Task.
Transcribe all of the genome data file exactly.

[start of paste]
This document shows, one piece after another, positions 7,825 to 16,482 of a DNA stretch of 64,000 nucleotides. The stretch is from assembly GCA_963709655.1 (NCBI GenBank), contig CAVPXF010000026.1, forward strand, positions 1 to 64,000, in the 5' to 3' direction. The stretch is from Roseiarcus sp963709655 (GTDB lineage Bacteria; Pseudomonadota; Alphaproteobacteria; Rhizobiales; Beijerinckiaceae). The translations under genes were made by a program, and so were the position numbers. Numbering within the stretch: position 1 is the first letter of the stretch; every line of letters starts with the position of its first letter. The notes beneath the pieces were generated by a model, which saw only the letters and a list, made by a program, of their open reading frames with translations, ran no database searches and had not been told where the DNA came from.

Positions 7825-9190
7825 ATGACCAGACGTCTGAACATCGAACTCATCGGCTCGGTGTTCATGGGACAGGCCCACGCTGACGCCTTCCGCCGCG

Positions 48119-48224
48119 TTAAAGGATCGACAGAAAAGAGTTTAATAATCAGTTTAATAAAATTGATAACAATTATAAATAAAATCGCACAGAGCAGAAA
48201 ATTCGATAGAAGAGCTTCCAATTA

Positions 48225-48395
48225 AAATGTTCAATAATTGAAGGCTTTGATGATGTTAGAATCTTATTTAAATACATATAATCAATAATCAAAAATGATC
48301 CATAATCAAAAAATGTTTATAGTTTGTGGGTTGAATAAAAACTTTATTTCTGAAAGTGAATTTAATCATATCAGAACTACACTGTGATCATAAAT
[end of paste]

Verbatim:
This document shows, one piece after another, positions 7,825 to 16,482 of a DNA stretch of 64,000 nucleotides. The stretch is from assembly GCA_963709655.1 (NCBI GenBank), contig CAVPXF010000026.1, forward strand, positions 1 to 64,000, in the 5' to 3' direction. The stretch is from Roseiarcus sp963709655 (GTDB lineage Bacteria; Pseudomonadota; Alphaproteobacteria; Rhizobiales; Beijerinckiaceae). The translations under genes were made by a program, and so were the position numbers. Numbering within the stretch: position 1 is the first letter of the stretch; every line of letters starts with the position of its first letter. The notes beneath the pieces were generated by a model, which saw only the letters and a list, made by a program, of their open reading frames with translations, ran no database searches and had not been told where the DNA came from.

Positions 7825-9190
7825 ATGACCAGACGTCTGAACATCGAACTCATCGGCTCGGTGTTCATGGGACAGGCCCACGCTGACGCCTTCCGCCGCG

Positions 48119-48224
48119 TTAAAGGATCGACAGAAAAGAGTTTAATAATCAGTTTAATAAAATTGATAACAATTATAAATAAAATCGCACAGAGCAGAAA
48201 ATTCGATAGAAGAGCTTCCAATTA

Positions 48225-48395
48225 AAATGTTCAATAATTGAAGGCTTTGATGATGTTAGAATCTTATTTAAATACATATAATCAATAATCAAAAATGATC
48301 CATAATCAAAAAATGTTTATAGTTTGTGGGTTGAATAAAAACTTTATTTCTGAAAGTGAATTTAATCATATCAGAACTACACTGTGATCATAAAT